Thanks for your comment. There was a great deal of work involved going over the income generated by the business to in order to confirm all the figures supplied were legitimate and the consultant took a very active involvement in helping with this which helped to push the deal through.
Thanks for your response and I am aware how EIS relief works. I don't understand your comment that the gain disappears i thought the whole point is that it is deferred. ie..if a higher rate taxpayer disposes of his residential rental property in 2016/2017 realising a gain of £500,000. After the annual exemption his gain would be 488,900 and tax at 28% would be £136,892. However if he invests £488,900 in an EIS shares which he later sells for £488,900 the deferred gain would be taxed at 20% (£97,780), a saving of £39,112 as opposed to disappearing.
This is the way it is detailed in various examples by providers and tax articles hence my question if other accountants had clients deferring residential gains in the same way.
Pretty much have the same reaction as everyone else. In the past we used PTP as a simple tax product without any issues and good support. Once PTP was aquired by IRIS we noticed an immediate drop in the level of service and increased costs and after a great deal of convincing from IRIS sales we moved to the IRIS cloud product IRIS Opentax as it was sold as the future. This proved a very bad move as the product had many bugs and issues and very poor support having to leave messages with no call back and we were not surprised to hear they ceased the product last year. We moved to taxfiler as a result and have been very happy to date and we were very disappointed to hear that IRIS has swallowed up another small competitor and can only hope it doesn't lead to increased fees and reduced support as previously experienced.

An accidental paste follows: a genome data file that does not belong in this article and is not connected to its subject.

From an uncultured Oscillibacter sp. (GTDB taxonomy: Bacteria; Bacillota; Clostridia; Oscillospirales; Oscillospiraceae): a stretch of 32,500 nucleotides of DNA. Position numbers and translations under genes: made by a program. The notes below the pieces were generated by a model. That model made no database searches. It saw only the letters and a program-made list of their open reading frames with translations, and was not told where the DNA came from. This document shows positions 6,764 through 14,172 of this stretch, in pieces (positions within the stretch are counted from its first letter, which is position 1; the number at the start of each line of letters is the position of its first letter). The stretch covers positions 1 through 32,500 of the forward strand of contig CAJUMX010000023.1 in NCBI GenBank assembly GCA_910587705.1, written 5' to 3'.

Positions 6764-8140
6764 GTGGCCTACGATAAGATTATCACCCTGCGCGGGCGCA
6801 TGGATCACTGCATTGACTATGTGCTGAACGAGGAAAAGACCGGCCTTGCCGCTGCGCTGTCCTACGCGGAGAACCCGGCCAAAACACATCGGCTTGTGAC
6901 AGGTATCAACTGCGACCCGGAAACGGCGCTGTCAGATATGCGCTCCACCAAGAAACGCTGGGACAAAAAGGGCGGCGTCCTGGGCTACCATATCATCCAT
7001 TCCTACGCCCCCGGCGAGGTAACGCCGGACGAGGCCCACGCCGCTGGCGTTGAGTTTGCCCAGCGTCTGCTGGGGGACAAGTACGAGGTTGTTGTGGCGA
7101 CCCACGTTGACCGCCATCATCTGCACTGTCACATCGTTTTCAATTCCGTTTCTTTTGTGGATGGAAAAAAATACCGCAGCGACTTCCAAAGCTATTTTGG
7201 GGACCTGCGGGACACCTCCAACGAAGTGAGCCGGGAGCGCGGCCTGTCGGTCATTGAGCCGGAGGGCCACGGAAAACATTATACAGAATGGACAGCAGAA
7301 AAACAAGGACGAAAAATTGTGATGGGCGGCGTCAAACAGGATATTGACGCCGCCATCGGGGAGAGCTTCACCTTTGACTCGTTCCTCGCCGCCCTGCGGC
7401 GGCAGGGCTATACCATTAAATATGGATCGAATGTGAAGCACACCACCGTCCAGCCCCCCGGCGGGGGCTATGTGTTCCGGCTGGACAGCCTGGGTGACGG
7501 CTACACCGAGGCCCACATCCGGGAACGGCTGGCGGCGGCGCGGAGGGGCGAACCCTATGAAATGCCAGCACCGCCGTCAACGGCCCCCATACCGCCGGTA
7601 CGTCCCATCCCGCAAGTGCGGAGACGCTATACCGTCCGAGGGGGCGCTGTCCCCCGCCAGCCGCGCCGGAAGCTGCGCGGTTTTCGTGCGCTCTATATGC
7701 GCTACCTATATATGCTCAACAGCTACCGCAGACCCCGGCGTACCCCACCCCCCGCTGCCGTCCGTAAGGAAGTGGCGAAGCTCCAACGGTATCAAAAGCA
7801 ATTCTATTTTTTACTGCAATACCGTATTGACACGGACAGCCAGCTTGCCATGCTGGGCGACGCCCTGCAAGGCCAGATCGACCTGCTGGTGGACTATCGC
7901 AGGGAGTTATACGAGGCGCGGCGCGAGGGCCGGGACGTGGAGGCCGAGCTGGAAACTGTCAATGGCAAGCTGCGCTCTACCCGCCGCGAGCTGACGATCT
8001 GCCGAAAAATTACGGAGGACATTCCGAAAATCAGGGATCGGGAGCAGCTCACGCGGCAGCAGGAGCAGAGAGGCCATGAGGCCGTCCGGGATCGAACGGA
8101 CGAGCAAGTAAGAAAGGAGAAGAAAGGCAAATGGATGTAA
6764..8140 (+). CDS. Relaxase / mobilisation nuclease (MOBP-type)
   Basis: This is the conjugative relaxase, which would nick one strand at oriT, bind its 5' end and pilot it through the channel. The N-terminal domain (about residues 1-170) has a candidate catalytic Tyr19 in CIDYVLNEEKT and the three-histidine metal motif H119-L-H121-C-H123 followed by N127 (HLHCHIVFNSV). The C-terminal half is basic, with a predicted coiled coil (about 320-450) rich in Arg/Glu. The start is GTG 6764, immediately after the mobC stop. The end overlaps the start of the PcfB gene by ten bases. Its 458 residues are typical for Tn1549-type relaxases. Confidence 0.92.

I've recently called HMRC to chase up a repayment from loss carry back by amending a CT600 online and have been told it has to be done manually and the expected time for the responsible team to deal with it.....12 weeks. If only our clients were happy for us to reply to their requests within that time frame...not likely!!
Agree with general consensus below that by sending an email confirming you have received the clients email and giving a realistic time you will deal with it normally keeps the client happy.
Thats for all the responses. I dont have much information other than what my client has told me as she was concerned that her sister was ignoring the letters from HMRC. I will tell my client that she should inform her sister that this needs to be dealt with ASAP and that HMRC wont just go away and she should speak to the legal representatives and hopefully she will do so before HMRC gets more aggressive.
Thanks for comment and I agree that it is unlikely HMRC will just walk away without investigating where the proceeds have gone. I have asked my client to see if her sister can get as much paperwork together as possible relating to purchase and sale and hopefully with the various reliefs available the gain can be reduced significantly.
He would be advising on both.
Great. Thanks for the advice....I will do as suggested.
The gross supplier invoice should be entered including the retention so that the full amount is entered on the profit and loss in the year the invoice was issued and this will leave the retention showing as creditor to the company on the balance sheet. When the retention is paid it will clear down the creditor balance.
yes...we do use dropbox to
yes...we do use dropbox to allow our clients to send us their accounts papework. The query was referring to backing up our exchange sever (emails) and SQL databases as shirley has mentioned.